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Electric Dreams?

March 2011

By Quentin Clarke, London

London’s no friend to the car these days. It costs £8 to drive before 6pm; traffic is abysmal by volume of buses and taxis alone; UK petrol prices are a record high; you need permits to park anywhere, and parking wardens are commission-hungry. And public transport is good, if expensive, the only car-owners I know are panicked parents driving inherited old bangers. I was defeated long ago, and remain bitter.

An innovation solving approximately 50% of these problems is the electric car. They’re not exactly an overwhelming presence on the streets, but you might say there’s a steady trickle. They’re nippy to park, exempt from the Congestion Charge, very much cheaper (an average 11p per mile), and produce 1/3 of the emissions. You can’t drive super-fast or far, but what does that matter in London? We’re promised for £100 per year we’ll be able to charge them at 1,300 power points across London, though the infrastructure isn’t here yet and with the present Government’s program of swinging cuts it’s easy to be cynical.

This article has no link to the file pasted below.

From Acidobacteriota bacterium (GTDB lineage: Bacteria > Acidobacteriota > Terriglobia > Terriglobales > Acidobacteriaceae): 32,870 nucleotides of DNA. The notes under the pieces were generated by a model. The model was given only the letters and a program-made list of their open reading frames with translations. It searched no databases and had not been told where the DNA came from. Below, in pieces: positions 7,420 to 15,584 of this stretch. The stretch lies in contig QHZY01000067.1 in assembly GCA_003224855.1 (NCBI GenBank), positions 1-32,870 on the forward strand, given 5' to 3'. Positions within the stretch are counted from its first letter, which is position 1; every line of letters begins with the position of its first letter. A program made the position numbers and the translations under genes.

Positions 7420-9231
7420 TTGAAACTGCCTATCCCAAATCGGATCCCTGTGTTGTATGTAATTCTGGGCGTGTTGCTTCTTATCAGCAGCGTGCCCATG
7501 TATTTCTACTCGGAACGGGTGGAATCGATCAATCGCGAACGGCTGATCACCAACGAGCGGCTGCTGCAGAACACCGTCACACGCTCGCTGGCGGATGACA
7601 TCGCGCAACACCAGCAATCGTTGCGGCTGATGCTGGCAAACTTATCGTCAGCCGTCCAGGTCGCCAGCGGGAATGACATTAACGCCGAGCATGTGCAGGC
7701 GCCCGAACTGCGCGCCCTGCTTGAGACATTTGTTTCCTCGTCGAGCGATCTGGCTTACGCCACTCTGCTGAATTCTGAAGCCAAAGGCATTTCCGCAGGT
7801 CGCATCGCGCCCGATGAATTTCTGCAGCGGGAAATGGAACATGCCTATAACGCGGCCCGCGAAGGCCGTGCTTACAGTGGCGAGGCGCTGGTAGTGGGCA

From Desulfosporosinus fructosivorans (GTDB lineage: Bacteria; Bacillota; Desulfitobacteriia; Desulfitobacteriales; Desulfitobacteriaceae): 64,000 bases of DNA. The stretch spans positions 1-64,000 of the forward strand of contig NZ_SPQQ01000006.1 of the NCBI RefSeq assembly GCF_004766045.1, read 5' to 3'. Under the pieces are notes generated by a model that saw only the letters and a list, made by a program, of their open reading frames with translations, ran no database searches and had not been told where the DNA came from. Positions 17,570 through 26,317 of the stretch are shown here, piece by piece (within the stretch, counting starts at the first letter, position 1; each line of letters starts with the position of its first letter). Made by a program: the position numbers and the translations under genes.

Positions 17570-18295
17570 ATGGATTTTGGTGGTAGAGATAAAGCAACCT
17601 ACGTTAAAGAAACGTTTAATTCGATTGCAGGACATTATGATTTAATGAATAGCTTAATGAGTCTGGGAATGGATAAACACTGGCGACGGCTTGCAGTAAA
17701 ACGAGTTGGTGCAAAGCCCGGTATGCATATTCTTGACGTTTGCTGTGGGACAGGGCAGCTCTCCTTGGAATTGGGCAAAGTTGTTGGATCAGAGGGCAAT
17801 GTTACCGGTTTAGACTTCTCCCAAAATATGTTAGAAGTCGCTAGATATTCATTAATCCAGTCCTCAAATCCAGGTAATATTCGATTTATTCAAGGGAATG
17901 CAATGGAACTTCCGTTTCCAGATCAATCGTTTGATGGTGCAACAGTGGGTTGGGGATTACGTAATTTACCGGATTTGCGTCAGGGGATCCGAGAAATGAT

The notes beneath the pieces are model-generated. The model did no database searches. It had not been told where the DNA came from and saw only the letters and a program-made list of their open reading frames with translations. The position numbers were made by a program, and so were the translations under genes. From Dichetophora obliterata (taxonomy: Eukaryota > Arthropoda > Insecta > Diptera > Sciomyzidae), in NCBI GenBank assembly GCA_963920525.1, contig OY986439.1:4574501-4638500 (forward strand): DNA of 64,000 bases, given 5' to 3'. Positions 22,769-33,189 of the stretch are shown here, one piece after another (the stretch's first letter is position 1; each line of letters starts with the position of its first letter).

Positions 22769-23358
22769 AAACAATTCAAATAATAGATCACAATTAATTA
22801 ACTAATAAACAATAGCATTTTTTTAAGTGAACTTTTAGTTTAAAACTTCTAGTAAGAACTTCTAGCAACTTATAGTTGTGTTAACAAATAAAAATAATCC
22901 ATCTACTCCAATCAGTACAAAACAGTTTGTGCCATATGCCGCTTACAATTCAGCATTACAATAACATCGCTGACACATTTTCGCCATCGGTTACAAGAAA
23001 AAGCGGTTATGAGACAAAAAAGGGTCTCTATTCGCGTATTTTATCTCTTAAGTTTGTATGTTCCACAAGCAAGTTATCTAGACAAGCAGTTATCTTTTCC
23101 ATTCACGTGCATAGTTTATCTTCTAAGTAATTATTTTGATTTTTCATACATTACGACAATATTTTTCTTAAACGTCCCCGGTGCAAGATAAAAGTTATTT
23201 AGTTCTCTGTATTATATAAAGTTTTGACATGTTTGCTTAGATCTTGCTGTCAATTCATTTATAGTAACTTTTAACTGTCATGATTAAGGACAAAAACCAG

Current buzz is for the Nissan LEAF, European Car of the Year 2011, launching this month. At £23,900 they’re not cheap, especially for what’s ultimately a gamble, but reviews are excellent. Their experiential marketing strategy hinges around an interactive “Innovation Station” in the O2, London’s premier concert venue, enabling its 7.5 million annual visitors to learn about the product, simulate driving it and generally press buttons. They also promote a phone app monitoring the car’s fuel gauge. It’ll be interesting to see what happens.

London

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